Campbell's character is much more than just a plot device, and she rises to the occasion with a surprisingly nuanced portrayal of a sassy-on-the-outside girl hiding a lot of internal strife that she's smart enough to recognize as personal pollen for father figure types.

And since I haven't fit her in anywhere else, let me just mention Tracey Ullman, who is flawless in a complete departure from screwball comedy as Alex's troubled wife.

"Panic" is in limited release, playing in the San Francisco Bay Area in December 2000 and in other major markets starting in January 2001. Keep an eye out for it. This is one you don't want to miss.



Panic

Facts and Figures

Run time: 88 mins

In Theaters: Thursday 26th April 2001

Distributed by: Roxie Releasing

Reviews

Contactmusic.com: 4 / 5

Rotten Tomatoes: 91%
Fresh: 51 Rotten: 5

IMDB: 6.8 / 10

Cast & Crew

Director:

Starring: as Neil (as Rod Rowland), as Josie, Alexander Enberg as Cain, as Walter

Contactmusic


Links



Advertisement

New Movies

Colossal Movie Review

Colossal Movie Review

It's rare to find a movie that so defiantly refuses to be put into a...

King Arthur: Legend of the Sword Movie Review

King Arthur: Legend of the Sword Movie Review

It's unlikely that Guy Ritchie could make a boring movie if he wanted to. This...

Snatched Movie Review

Snatched Movie Review

It doesn't really matter that the script for this lively action-comedy is paper thin: teaming...

Jawbone Movie Review

Jawbone Movie Review

Boxing movies aren't usually this thoughtful. Sure, there are plenty of punchy moments in the...

Whisky Galore! Movie Review

Whisky Galore! Movie Review

Scottish filmmaker Gillies MacKinnon (Hideous Kinky) remakes the 1949 Ealing comedy classic, although it's difficult...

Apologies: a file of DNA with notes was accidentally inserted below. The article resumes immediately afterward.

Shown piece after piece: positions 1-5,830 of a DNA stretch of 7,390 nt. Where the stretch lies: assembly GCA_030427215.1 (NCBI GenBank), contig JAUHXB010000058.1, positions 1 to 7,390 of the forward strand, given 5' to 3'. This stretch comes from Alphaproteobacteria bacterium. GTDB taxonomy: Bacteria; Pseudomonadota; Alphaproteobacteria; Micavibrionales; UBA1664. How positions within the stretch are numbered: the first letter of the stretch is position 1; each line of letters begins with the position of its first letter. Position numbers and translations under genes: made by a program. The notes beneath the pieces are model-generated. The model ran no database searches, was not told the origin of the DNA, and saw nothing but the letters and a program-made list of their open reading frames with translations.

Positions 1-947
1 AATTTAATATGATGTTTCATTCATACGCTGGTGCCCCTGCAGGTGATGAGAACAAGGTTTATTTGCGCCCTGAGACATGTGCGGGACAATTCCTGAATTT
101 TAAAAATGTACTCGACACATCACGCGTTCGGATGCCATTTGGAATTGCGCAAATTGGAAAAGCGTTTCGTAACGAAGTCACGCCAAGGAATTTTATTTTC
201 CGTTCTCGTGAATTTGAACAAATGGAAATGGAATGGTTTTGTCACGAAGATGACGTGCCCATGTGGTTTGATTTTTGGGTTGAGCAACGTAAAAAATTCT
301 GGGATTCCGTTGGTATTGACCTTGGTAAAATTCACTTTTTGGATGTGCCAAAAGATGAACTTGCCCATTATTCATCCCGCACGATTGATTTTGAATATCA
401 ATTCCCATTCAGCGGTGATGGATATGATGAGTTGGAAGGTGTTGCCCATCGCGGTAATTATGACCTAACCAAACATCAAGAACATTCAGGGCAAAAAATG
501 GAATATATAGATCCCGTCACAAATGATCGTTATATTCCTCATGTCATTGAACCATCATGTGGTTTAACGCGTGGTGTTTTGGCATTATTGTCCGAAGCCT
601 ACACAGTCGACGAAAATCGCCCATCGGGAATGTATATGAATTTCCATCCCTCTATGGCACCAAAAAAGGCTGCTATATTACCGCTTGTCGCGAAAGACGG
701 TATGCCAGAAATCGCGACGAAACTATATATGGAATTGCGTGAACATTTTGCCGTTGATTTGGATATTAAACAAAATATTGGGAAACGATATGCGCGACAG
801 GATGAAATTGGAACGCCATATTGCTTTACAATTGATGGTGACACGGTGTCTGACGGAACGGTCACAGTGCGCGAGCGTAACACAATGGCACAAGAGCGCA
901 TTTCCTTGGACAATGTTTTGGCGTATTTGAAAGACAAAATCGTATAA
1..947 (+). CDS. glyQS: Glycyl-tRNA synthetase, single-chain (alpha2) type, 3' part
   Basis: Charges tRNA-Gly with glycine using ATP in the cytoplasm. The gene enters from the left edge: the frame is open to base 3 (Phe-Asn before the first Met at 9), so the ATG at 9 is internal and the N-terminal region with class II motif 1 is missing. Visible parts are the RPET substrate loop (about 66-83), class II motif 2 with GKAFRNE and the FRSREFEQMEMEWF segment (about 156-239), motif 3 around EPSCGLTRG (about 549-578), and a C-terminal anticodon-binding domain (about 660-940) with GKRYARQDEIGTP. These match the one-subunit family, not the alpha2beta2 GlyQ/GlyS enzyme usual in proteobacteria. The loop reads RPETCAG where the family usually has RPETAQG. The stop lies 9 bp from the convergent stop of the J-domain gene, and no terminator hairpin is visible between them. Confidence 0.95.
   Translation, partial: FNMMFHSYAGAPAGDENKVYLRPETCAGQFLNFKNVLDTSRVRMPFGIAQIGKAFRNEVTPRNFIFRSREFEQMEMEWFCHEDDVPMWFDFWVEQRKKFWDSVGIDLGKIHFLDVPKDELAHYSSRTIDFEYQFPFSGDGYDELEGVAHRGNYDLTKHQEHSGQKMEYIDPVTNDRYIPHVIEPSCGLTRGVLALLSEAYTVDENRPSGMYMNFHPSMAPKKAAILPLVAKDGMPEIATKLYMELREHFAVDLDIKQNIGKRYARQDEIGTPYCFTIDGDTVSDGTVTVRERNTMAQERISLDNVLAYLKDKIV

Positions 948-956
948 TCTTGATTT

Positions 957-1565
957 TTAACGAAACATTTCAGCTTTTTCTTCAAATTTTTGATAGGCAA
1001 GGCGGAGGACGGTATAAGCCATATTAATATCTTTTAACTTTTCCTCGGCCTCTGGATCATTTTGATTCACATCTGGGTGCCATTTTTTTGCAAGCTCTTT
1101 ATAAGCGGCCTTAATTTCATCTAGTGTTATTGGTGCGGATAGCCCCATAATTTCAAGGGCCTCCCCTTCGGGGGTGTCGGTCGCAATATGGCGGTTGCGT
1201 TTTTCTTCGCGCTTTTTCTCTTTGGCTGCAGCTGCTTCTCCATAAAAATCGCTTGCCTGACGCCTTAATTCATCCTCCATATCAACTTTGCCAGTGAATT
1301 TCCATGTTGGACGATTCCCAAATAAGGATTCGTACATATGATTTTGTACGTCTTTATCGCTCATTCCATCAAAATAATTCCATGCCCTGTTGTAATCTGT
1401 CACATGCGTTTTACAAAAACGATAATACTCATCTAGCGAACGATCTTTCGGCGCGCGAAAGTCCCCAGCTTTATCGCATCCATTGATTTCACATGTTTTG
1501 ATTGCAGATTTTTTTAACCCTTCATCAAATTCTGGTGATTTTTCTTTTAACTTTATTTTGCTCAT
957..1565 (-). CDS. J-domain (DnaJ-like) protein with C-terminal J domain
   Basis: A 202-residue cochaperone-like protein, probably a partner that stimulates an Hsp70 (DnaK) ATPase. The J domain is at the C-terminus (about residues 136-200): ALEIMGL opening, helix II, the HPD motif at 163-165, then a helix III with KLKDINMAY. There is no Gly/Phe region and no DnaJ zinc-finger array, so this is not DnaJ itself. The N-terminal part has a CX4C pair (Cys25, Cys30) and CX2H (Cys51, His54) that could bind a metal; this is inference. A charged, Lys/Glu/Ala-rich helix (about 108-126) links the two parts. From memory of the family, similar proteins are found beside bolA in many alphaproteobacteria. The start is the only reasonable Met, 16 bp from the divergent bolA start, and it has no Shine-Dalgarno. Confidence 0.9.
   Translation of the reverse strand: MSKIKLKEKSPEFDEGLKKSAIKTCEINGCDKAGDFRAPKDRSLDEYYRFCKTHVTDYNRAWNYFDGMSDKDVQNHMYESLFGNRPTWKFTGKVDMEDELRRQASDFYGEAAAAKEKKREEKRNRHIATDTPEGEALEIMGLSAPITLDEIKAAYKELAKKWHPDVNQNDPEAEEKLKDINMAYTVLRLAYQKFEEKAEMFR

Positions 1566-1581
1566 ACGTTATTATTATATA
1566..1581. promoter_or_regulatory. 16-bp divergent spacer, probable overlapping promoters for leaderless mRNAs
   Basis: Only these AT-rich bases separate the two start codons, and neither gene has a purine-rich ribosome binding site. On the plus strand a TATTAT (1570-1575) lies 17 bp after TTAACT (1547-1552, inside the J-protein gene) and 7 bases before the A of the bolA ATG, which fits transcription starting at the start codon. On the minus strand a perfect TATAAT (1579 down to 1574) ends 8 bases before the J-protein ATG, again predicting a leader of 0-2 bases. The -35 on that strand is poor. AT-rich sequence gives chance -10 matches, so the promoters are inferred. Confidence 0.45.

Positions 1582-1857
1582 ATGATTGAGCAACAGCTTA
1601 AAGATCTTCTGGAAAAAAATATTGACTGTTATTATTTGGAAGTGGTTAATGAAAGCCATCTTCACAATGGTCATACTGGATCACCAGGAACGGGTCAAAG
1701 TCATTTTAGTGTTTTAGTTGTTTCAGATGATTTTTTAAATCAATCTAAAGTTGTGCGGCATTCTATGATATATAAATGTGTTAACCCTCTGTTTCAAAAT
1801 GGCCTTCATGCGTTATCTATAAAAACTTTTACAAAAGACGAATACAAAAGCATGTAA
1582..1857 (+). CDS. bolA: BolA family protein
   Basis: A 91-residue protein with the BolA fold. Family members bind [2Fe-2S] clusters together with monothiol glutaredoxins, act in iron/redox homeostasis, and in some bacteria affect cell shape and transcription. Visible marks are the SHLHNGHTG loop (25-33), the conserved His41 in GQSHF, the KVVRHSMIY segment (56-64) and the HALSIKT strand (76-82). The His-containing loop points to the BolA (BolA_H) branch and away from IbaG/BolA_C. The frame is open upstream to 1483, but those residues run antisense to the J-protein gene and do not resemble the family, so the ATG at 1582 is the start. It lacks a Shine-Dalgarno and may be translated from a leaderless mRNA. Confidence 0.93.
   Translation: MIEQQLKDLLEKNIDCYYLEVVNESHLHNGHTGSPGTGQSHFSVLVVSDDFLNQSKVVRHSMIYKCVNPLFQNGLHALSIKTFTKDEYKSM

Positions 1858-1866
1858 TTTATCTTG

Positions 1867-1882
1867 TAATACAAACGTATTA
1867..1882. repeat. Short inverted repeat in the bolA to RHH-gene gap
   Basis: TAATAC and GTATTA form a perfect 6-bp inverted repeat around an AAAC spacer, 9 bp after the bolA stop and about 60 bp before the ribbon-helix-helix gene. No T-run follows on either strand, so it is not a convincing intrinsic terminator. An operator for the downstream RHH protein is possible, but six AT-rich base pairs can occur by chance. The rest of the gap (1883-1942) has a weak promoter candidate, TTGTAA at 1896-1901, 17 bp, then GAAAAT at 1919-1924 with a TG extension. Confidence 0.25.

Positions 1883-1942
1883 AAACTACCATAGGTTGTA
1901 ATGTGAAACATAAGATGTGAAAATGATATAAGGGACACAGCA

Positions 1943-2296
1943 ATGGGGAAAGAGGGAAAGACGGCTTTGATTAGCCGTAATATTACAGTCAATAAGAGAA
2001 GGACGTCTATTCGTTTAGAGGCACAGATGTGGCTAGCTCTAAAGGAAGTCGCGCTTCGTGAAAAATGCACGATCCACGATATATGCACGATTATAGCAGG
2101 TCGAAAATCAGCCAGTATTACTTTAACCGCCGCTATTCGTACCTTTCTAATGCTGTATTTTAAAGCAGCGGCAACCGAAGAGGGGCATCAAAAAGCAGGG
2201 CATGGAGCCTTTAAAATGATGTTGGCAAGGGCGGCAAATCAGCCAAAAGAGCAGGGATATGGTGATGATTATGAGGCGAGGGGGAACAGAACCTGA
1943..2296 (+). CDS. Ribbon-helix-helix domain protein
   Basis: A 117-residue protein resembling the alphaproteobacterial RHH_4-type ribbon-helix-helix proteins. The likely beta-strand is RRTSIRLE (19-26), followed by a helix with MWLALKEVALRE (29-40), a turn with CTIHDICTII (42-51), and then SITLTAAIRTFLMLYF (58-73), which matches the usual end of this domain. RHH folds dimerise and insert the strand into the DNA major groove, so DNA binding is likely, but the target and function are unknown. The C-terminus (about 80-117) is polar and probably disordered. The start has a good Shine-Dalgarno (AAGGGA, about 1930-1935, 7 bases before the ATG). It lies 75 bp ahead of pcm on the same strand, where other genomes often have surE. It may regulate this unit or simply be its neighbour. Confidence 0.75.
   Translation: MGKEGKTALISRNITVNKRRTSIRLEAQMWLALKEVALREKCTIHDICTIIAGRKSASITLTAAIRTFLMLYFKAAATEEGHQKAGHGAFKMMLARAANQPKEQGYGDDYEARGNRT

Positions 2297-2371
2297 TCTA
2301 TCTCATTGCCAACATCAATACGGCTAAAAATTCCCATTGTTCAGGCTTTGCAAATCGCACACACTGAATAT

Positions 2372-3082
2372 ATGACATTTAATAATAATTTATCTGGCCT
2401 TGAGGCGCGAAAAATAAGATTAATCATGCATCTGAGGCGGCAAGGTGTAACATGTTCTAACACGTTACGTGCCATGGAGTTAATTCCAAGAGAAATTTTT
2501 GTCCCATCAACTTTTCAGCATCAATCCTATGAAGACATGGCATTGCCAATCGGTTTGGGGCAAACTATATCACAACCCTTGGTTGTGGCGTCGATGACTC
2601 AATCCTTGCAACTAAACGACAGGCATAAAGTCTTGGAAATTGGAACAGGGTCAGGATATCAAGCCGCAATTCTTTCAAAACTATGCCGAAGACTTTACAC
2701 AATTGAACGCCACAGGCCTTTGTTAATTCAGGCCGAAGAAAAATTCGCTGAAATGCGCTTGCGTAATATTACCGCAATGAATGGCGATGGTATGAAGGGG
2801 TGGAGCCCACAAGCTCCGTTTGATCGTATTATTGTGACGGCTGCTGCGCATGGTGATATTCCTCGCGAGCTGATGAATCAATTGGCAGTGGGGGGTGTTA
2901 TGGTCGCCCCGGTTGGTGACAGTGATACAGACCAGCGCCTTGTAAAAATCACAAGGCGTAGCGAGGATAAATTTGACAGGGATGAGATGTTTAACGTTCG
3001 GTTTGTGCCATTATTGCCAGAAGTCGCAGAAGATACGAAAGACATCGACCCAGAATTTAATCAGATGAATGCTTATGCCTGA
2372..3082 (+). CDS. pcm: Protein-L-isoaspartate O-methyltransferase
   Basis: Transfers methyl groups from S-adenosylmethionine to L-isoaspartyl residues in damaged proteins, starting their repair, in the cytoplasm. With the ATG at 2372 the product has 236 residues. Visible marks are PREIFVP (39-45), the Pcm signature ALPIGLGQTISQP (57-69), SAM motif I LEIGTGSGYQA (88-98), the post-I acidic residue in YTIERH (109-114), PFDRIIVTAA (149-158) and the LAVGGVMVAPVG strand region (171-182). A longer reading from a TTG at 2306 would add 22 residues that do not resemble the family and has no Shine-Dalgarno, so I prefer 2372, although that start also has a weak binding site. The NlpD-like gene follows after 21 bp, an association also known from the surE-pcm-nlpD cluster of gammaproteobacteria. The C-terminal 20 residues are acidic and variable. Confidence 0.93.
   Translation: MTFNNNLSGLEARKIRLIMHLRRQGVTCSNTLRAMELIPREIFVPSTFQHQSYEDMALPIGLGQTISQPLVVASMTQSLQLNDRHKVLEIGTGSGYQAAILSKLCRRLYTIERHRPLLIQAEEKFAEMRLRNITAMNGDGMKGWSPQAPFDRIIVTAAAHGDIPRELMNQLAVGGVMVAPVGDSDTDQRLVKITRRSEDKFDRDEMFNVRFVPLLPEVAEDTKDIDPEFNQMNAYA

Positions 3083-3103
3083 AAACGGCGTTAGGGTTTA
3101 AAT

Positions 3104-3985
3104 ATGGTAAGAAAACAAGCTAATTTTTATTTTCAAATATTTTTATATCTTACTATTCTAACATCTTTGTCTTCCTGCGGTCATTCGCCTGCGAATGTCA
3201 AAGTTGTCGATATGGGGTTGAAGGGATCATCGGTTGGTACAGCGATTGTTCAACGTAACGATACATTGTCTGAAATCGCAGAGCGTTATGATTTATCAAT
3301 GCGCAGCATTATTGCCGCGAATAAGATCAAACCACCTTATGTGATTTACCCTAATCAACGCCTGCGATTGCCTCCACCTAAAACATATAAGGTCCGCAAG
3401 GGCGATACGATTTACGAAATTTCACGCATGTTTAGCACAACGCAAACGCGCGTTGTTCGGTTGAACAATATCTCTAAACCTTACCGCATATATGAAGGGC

Alien: Covenant Movie Review

Alien: Covenant Movie Review

Master filmmaker Ridley Scott is back to continue the story 10 years after the events...

The Journey (2017) Movie Review

The Journey (2017) Movie Review

A fictionalised account of real events, this drama is reminiscent of Peter Morgan's work in...

Advertisement
Sleepless Movie Review

Sleepless Movie Review

In remaking the 2011 French thriller Sleepless Night, the filmmakers have dumbed down both the...

Unlocked Movie Review

Unlocked Movie Review

By injecting a steady sense of fun, this slick but mindless action thriller both holds...

Lady Macbeth Movie Review

Lady Macbeth Movie Review

A seriously impressive feature directing debut with a star-making central performance, this period British drama...

Guardians of the Galaxy Vol. 2 Movie Review

Guardians of the Galaxy Vol. 2 Movie Review

It was never going to be easy to match the impact of 2014's Guardians of...

The Promise Movie Review

The Promise Movie Review

The director of Hotel Rwanda, Terry George, turns to another humanitarian horror: the systematic murder...

Their Finest Movie Review

Their Finest Movie Review

Skilfully written, directed and acted, this offbeat British period film tells a story that catches...

Unforgettable Movie Review

Unforgettable Movie Review

With heavy echoes of trashy thrillers like Fatal Attraction, this movie overcomes its painfully simplistic...

Advertisement
Artists
Actors
    Filmmakers
      Artists
      Bands
        Musicians
          Artists
          Celebrities
             
              Artists
              Interviews
                musicians & bands in the news
                  actors & filmmakers in the news
                    celebrities in the news

                      Go Back in Time using our News archive to see what happened on a particular day in the past.